Spring is in the air, and this Saturday, 18 March sees the start of the next Celtic tree month. It’s the start of the month of the Alder Tree.
Month: Alder Tree
Dates: 18 March – 14 April
Common name: Alder, common alder, black alder, European alder
Celtic name: Fearn (pronounced: fair-un).
Scientific name: Alnus glutinosa
UK provenance: Alder is native to Britain and is also found throughout Europe as far as Siberia.
About the tree
The alder tree is noted for its important relationship with a nitrogen-fixing bacterium called Frankia alni. This bacterium is found in the root nodules. The bacterium absorbs nitrogen from the air and makes it available to the tree. Alder, in turn, provides the bacterium with sugars, which it produces through photosynthesis. Symbiosis.
As a result of this mutually beneficial relationship, alder improves the fertility of the soil where it grows, and as a pioneer species, it helps provide additional nitrogen for the successional species which follow it.
I think that I shall never see
a poem lovely as a tree.
The alder tree is conical in shape, and mature trees can reach a height of around 20m and live for about 60 years. The bark is dark and fissured and is often covered in lichen. Twigs have a light brown spotted stem which turns red towards the top. Young twigs are sticky to touch.
The tree’s leaves are purple or grey leaf buds form on long stems and the 3–9cm long dark green leaves are racquet-shaped and leathery to the touch, with serrated edges. The leaf tip is never pointed and is often indented.
Flowers are on catkins which appear between February and April. Alder is monoecious, and so both male and female flowers are found on the same tree. Male catkins are yellow, whilst the female catkins are green and oval-shaped.
The Alder tree provides good wood for building materials. The sap, leaves and bark of the alder were all used to make dyes; green from the leaves, red from the sap and brown from the bark. The dyes were often used to tan leather. Wood of the alder is flexible and resistant to the rotting effects of water, and, so very good for building materials in a temperate climate.
Tree at my window, window tree,
My sash is lowered when night comes on;
But let there never be curtain drawn
Between you and me.
The alder tree’s root system is often submerged in watery areas. In such places, the ancient Celts observed that the roots served as as intricate shelter system to fish, specifically trout and salmon.
The alder tree is generally seen near streams and riverbanks, and it’s for that reason that the ancient Druids called this tree ‘The Water King’.
The alder tree, and this month, is said to be associated with enthusiasm, courage, spiritual maturity, giving, risk-taking and adventurousness.
Although, primarily associated with the element of water, the alder tree gracefully crosses into the realm of air and fire, also. For instance, ancient legend indicates the wood of the young alder tree was traditionally used for crafting whistles, pan flutes and recorders. Note the air element, here. Within the realm of fire, the alder’s colouring transmutes into a fiery orange after it is cut, indicating to the Celts that the alder secretly harbours a sacred flame within. As if to prove this point, the wood makes a pristine grade of charcoal, and was perfect for steadily hot conditions utilized to forge fine Celtic weaponry.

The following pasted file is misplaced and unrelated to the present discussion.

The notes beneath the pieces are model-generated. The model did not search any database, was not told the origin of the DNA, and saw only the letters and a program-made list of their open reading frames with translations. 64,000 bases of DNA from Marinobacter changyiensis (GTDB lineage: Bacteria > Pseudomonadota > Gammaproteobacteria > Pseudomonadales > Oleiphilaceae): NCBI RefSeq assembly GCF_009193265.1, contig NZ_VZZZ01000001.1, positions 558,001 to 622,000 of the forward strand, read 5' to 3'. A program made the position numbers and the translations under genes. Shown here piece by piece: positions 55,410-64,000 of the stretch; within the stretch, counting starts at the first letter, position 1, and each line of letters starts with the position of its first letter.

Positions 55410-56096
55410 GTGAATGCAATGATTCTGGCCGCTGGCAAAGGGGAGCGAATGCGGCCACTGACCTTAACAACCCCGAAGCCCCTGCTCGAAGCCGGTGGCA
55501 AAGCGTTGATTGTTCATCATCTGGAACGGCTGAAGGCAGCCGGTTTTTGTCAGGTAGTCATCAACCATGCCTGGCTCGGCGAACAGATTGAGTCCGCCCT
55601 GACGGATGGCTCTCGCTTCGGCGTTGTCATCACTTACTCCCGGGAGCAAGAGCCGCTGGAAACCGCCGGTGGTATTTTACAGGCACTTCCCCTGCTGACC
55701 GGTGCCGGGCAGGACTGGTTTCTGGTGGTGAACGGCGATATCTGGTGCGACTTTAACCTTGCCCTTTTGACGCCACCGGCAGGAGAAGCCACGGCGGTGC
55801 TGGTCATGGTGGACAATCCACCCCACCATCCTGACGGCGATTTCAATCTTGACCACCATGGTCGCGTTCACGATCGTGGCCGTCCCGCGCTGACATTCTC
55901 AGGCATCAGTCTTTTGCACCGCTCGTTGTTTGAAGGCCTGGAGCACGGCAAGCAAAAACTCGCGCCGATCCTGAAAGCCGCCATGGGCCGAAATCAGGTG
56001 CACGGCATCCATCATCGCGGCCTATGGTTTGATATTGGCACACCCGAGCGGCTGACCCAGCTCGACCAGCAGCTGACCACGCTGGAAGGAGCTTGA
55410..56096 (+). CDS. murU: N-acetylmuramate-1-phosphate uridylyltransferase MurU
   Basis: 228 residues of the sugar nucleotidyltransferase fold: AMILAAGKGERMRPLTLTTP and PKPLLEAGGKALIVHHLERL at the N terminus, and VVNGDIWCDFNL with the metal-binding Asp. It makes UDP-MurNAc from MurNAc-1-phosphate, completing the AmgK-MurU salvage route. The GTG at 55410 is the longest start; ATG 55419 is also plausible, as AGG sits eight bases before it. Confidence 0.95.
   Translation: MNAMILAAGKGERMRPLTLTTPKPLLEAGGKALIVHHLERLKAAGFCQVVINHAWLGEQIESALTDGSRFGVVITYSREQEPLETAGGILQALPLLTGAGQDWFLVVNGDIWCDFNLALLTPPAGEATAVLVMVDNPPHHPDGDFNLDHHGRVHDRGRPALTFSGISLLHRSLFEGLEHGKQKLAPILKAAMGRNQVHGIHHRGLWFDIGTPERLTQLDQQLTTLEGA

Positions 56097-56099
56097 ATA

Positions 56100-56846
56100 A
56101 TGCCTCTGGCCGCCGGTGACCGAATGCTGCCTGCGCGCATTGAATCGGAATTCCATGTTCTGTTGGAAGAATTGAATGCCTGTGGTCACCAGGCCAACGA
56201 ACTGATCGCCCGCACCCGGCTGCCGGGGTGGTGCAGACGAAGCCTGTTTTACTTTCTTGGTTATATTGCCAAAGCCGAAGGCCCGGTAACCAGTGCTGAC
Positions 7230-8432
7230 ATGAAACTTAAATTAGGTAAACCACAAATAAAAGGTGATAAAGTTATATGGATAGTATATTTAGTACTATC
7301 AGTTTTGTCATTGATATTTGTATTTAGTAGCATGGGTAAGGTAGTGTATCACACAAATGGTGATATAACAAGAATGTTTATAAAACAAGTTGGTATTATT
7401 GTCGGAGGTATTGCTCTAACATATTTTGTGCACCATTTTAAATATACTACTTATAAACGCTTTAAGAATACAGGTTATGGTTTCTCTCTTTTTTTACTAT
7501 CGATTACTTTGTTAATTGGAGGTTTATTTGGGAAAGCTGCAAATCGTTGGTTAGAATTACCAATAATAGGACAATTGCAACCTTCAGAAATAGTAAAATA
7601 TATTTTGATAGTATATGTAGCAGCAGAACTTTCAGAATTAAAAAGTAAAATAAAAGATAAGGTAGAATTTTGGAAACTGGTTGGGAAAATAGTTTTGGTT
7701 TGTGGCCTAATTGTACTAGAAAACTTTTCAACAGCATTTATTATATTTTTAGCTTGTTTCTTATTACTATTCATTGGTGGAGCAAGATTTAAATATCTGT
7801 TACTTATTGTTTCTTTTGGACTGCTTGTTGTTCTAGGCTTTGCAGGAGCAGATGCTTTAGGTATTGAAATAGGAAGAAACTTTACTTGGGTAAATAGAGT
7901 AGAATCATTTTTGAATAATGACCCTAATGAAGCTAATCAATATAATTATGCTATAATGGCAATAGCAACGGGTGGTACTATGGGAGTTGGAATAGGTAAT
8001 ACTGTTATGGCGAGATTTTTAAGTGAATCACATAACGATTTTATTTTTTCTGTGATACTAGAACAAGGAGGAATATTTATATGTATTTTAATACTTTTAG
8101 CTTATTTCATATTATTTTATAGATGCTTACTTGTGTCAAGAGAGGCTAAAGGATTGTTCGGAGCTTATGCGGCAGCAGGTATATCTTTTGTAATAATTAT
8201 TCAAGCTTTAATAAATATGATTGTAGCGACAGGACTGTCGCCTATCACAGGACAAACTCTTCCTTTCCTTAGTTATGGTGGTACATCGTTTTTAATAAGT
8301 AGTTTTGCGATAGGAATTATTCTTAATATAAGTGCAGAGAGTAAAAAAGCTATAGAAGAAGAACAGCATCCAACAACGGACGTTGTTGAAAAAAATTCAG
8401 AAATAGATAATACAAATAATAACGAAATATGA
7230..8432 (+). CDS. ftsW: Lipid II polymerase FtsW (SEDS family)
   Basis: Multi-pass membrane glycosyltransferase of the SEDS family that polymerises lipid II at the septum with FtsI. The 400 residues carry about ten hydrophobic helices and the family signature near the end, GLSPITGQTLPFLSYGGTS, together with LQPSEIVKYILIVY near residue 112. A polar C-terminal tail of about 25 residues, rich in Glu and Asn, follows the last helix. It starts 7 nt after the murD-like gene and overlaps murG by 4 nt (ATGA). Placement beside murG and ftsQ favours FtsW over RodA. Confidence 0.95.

In Irish mythology the first man was said to have been made from the alder tree. It is also considered a tree of the fairies, protected by the water fairy-folk but also representing fire and earth. Some believe faeries like to dance under these trees, especially, when they are flowering.
The trees along this city street,
Save for the traffic and the trains,
Would make a sound as thin and sweet
As trees in country lanes.And people standing in their shade
Out of a shower, undoubtedly
Would hear such music as is made
Upon a country tree.
Oh, little leaves that are so dumb
Against the shrieking city air,
I watch you when the wind has come,—
I know what sound is there.
Edna St. Vincent Millay
If you wish to celebrate, I’d recommend an evening celebration on Saturday evening, though ancient tribes (and some, today, still) would celebrate the evening before, reckoning that the new day started the evening before (from our point of view). So, you might want to celebrate Friday evening.
Celebration can take many forms. At home, it could be lighting a candle in honour of the alder tree and the One behind it; and/or gazing at a picture of an alder tree and then gently meditating, or recitation of a favourite tree-honouring poem. Outdoors, if you have an alder tree nearby, you might like to visit it, gaze at it, and dwell there for a few minutes, giving thanks for nature in general, trees especially, and the alder tree in particular. Whatever you do, my encouragement is to keep it simple, keep it tree-honouring, and take time just to think, meditate and ponder on the wondrous alder tree. And, enjoy it.